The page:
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Judge sends ex-klan leader back to prison

By wire services
Published September 10, 2005


PHILADELPHIA, Miss. - A judge sent Edgar Ray Killen back to prison Friday after finding that the former Ku Klux Klan leader, convicted for the 1964 slayings of three civil rights workers, was in better health than the court had been told.

Four law enforcement officers and a convenience store owner testified they had seen Killen driving during the past two weeks. But at an August court hearing, the 80-year-old sawmill owner and preacher had testified he was in constant pain and confined to a wheelchair.

Circuit Judge Marcus Gordon decided to revoke the $600,000 bail that had allowed Killen to remain free while appealing his manslaughter convictions. He spent 53 days in prison, in between his June conviction and being released on bail Aug. 12.

Gordon - who presided over Killen's trial and set the appeal bail - said he couldn't understand how Killen could have limited use of his legs and right arm one week, and be able to drive two weeks later.

"That's incredible to me. I feel fraud was committed on the court," Gordon said.

"Without the testimony of the defendant's poor physical condition," Marcus' written order said, "the court finds that the defendant has failed to show by clear and convincing evidence that he is not a danger to the community."

Department of Corrections Commission Chris Epps said Killen would be taken back to the Central Mississippi Correctional Facility, a minimum security prison where he would have his own cell and be under administrative protective custody.

Killen broke both legs during a tree-cutting accident in March. At his trial in June, he sat in a wheelchair and appeared to doze off several times.

Many civic leaders in Mississippi had been dismayed when the judge granted bail to Killen, raising the possibility that he would die a free man after serving barely six weeks of his sentence.

During Friday's hearing, Killen used his left hand to hoist his right to take his oath before testifying. Killen told Gordon he was losing use of his right hand while in prison.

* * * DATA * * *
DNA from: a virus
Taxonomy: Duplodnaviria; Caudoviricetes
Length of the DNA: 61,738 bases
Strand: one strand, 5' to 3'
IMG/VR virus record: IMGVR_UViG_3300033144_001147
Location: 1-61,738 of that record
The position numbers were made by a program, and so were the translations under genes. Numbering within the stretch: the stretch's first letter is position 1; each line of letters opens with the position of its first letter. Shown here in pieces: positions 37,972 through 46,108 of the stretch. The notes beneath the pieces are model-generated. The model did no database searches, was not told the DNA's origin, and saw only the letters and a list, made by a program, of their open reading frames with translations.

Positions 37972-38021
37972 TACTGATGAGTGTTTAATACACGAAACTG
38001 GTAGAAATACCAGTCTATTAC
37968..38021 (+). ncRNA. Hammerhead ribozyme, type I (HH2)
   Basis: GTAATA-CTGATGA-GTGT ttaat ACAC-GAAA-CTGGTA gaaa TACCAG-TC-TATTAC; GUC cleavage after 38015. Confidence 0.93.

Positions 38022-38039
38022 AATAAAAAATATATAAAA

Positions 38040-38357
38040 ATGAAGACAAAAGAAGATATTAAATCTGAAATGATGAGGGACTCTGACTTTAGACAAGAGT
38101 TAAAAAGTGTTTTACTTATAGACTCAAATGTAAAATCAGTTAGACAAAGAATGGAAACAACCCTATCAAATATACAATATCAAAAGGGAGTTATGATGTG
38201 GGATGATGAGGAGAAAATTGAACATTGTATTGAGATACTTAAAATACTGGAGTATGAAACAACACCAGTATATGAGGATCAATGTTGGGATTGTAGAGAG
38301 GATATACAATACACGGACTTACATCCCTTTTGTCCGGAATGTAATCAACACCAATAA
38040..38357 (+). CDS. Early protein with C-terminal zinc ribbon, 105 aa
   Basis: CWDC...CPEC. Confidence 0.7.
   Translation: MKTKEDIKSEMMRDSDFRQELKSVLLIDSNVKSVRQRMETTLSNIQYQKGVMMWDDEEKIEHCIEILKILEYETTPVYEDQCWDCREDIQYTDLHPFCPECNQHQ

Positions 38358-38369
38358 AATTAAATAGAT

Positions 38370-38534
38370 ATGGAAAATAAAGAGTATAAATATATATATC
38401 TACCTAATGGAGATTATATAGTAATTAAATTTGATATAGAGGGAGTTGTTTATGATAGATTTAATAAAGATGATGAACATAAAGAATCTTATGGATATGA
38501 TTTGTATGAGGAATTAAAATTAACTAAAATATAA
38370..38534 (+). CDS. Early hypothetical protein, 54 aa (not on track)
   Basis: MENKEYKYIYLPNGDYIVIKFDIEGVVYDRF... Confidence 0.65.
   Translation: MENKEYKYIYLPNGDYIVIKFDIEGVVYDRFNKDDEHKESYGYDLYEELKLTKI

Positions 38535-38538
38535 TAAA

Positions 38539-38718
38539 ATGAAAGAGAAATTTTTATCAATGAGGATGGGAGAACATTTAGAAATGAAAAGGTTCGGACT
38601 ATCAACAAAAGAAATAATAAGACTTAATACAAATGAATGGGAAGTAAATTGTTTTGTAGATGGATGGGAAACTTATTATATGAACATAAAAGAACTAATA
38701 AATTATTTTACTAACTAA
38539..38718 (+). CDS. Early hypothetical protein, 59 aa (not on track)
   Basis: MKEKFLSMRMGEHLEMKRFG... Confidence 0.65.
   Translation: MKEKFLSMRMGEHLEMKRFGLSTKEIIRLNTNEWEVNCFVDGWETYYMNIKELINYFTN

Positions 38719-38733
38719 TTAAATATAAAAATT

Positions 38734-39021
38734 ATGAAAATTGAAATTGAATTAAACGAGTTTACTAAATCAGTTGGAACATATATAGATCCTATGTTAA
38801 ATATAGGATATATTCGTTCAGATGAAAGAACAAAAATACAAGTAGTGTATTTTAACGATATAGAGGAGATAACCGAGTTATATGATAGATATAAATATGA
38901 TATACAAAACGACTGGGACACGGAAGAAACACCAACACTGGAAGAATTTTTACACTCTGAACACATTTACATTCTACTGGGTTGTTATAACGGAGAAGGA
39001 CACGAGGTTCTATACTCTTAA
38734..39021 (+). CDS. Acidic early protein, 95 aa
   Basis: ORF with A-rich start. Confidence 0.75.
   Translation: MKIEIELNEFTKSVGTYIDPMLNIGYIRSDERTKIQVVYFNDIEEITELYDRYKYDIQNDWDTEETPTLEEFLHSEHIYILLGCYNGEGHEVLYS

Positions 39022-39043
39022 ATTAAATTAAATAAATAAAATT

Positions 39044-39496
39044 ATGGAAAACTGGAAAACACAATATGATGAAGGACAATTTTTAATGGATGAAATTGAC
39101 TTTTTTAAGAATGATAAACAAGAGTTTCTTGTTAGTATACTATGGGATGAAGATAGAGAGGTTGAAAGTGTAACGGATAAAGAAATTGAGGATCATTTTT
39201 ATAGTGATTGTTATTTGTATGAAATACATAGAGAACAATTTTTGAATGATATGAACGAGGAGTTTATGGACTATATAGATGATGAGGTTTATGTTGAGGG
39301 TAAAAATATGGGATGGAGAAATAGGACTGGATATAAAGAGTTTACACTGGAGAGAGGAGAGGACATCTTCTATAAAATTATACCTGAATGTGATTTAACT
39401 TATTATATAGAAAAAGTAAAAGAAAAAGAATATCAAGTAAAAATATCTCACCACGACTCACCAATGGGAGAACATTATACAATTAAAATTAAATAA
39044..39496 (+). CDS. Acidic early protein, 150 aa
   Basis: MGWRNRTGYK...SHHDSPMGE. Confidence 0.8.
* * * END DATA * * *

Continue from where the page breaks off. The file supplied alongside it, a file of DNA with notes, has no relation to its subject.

Killen's wife, Betty Jo, told the court Friday her husband could not walk or go to the bathroom without help. She said he could stand briefly if he had support.

Winston County sheriff's deputy Connie Hampton testified he saw Killen getting gas at a Conoco station Aug. 31 and drove around Killen's truck to verify it was him.

Three Neshoba County deputies testified they also saw Killen driving, and two said they saw Killen drive through a Labor Day roadblock.

Defense attorney James McIntyre said an appeal of the bail revocation is likely. Killen, a brother and others had put up Neshoba County property to secure the $600,000 bail.

Assistant Attorney General Lee Martin told the judge that Killen's "condition is much better than what was portrayed to this court." He said Killen's mobility made him more of a flight risk.

Killen was convicted of manslaughter for masterminding the June 21, 1964, slayings of James Chaney, Michael Schwerner and Andrew Goodman, who were killed while working in Mississippi to register blacks to vote. Gordon sentenced Killen to 60 years in prison.

The federal government tried 18 men for conspiracy to deprive the three men of their civil rights. Seven were convicted, but in Killen's case the jury deadlocked, with 11 in favor of conviction and one holdout who said she could not convict Killen because he was a preacher.

The jury declined to convict him on murder charges but were offered the option of manslaughter at the request of the prosecutors.

Information from the Associated Press and New York Times was used in this report.

[Last modified September 10, 2005, 01:24:05]


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